Accordingly, in one embodiment the invention comprises a mechanism for varying the compression ratio of an internal combustion piston engine, involving the use of a piston having two portions movable relative to one another to change the height of the piston, through the introduction or removal of hydraulic fluid. Changes in the height of the piston result in changes in the compression ratio of the engine. The hydraulic fluid is introduced into chambers of the hydraulically controlled piston through a special conduit separate from the connecting rod and comprising a movable duct connected to the piston at one end and fixed relative to the engine block at the other end. The hydraulic conduit or duct preferably connects to a control mechanism outside the engine block.

It is therefore broadly among the objects of the invention to provide an apparatus and method for improving engine efficiency through dynamic adjustment of the compression ratio in the firing chamber, such adjustment being accomplished by control of the size of the pistons. A more specific object is to provide such control via hydraulic control, with a special conduit leading from a control device outside the engine block through the crankcase and to the piston, with provisions for accommodating the recipical movement of the piston.

Another object of the invention is to provide for the use of a large number of parameters by the external control device, preferably through use of a computer for receiving input parameters relating to prevailing operating conditions and for instructing the control device accordingly.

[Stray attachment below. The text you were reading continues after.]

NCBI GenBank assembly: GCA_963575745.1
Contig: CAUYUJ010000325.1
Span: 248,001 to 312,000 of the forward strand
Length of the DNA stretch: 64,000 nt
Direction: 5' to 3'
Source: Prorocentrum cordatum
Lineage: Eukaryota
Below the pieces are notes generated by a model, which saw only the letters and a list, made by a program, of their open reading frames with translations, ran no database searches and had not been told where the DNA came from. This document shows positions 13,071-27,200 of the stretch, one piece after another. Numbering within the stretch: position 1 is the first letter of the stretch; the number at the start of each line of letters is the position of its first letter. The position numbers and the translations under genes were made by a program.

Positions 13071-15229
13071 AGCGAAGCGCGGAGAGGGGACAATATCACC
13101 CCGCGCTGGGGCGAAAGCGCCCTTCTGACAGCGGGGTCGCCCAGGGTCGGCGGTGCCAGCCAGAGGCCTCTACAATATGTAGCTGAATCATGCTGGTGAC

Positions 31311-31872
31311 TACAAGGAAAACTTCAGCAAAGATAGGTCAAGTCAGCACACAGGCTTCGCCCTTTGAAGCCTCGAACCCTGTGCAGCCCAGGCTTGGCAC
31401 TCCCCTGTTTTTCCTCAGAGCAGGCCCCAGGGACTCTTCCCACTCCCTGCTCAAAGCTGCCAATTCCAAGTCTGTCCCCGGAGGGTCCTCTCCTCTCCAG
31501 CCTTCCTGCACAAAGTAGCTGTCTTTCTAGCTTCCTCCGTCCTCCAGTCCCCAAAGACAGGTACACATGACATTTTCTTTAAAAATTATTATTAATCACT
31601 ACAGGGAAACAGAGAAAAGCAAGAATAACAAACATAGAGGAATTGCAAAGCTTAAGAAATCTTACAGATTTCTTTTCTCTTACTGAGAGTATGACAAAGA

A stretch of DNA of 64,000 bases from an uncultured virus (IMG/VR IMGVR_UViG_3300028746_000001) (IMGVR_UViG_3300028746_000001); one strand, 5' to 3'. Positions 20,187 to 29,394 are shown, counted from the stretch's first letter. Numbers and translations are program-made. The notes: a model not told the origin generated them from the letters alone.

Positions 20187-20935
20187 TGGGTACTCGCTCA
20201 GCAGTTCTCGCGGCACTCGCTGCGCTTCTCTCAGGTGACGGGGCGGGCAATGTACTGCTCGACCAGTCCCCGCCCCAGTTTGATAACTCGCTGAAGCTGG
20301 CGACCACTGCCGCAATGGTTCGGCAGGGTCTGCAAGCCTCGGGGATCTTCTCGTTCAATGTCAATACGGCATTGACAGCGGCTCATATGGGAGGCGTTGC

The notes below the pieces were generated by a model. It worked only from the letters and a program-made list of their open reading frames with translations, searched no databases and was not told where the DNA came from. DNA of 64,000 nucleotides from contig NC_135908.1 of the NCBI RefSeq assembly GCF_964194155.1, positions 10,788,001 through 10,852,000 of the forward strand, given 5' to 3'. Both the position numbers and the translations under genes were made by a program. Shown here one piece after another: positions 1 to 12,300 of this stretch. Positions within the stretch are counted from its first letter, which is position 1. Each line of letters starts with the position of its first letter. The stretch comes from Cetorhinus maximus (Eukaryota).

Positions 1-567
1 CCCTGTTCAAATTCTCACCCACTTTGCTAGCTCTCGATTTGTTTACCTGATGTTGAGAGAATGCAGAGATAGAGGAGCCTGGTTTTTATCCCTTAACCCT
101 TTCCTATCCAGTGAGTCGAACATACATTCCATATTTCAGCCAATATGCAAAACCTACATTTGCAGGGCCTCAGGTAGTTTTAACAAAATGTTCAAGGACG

Another object of the invention is to provide an engine system utilizing variable compression ratio features, whether externally controlled or not, and also incorporating a supercharger so that under certain conditions, such as under heavy load, the compression ratio of the engine can be substantially reduced and the fuel supercharged, so that a high maximum power output is realized from a small engine. The engine may under most conditions be operated at very high efficiency at a high compression ratio. These features enable the use of a substantially smaller engine than would ordinarily be required.

These and other objects, advantages, and features of the invention will be apparent from the following description of the preferred embodiments, taken in conjunction with the appended drawings.

DESCRIPTION OF THE DRAWINGS

FIG. 1 is a block diagram indicating a system of the invention for an internal combustion engine, including a variable compression ratio piston and a supercharger, and a control system for optimizing efficiency and performance.

FIG. 2 is a schematic sectional view showing a variable compression ratio compound piston according to the invention, in an engine block cylinder, and with connected flexible hydraulic conduits in a helical arrangement for accommodating piston motion.

FIG. 3 is a view similar to FIG. 2, showing an alternate form of variable compression ratio piston and an alternate form of flexible conduit arrangement.

FIG. 4 is another view similar to FIGS. 2 and 3, but showing another modified form of flexible conduit arrangement.

FIG. 5 is a schematic partial view of a piston similar to that of FIG. 2, but including a spring urging two piston sections together.

FIG. 6 is a partial view of a further modified form of piston including a flexible bellows acting as a hydraulic fluid chamber to control the separation of two piston portions, and also schematically indicating a hydraulic control arrangement that may be employed.

FIG. 7 is a schematic representation of another form of piston, with indication of a hydraulic control arrangement.

FIG. 8 is a schematic view of a modified, sealed hydraulic control system connected to a variable compression ratio piston.

FIG. 9 is a schematic view of a modified system wherein crankcase oil from the engine is used as hydraulic fluid and compression ratio is controlled by maintaining a generally constant peak pressure in the firing chamber, with supercharging to add power when needed.

FIG. 10 is a schematic view showing a modified form of variable compression ratio piston assembly wherein the position of a movable piston cap portion is controlled by an electric motor.

DESCRIPTION OF THE PREFERRED EMBODIMENTS SYSTEM SHOWN IN FIG. 1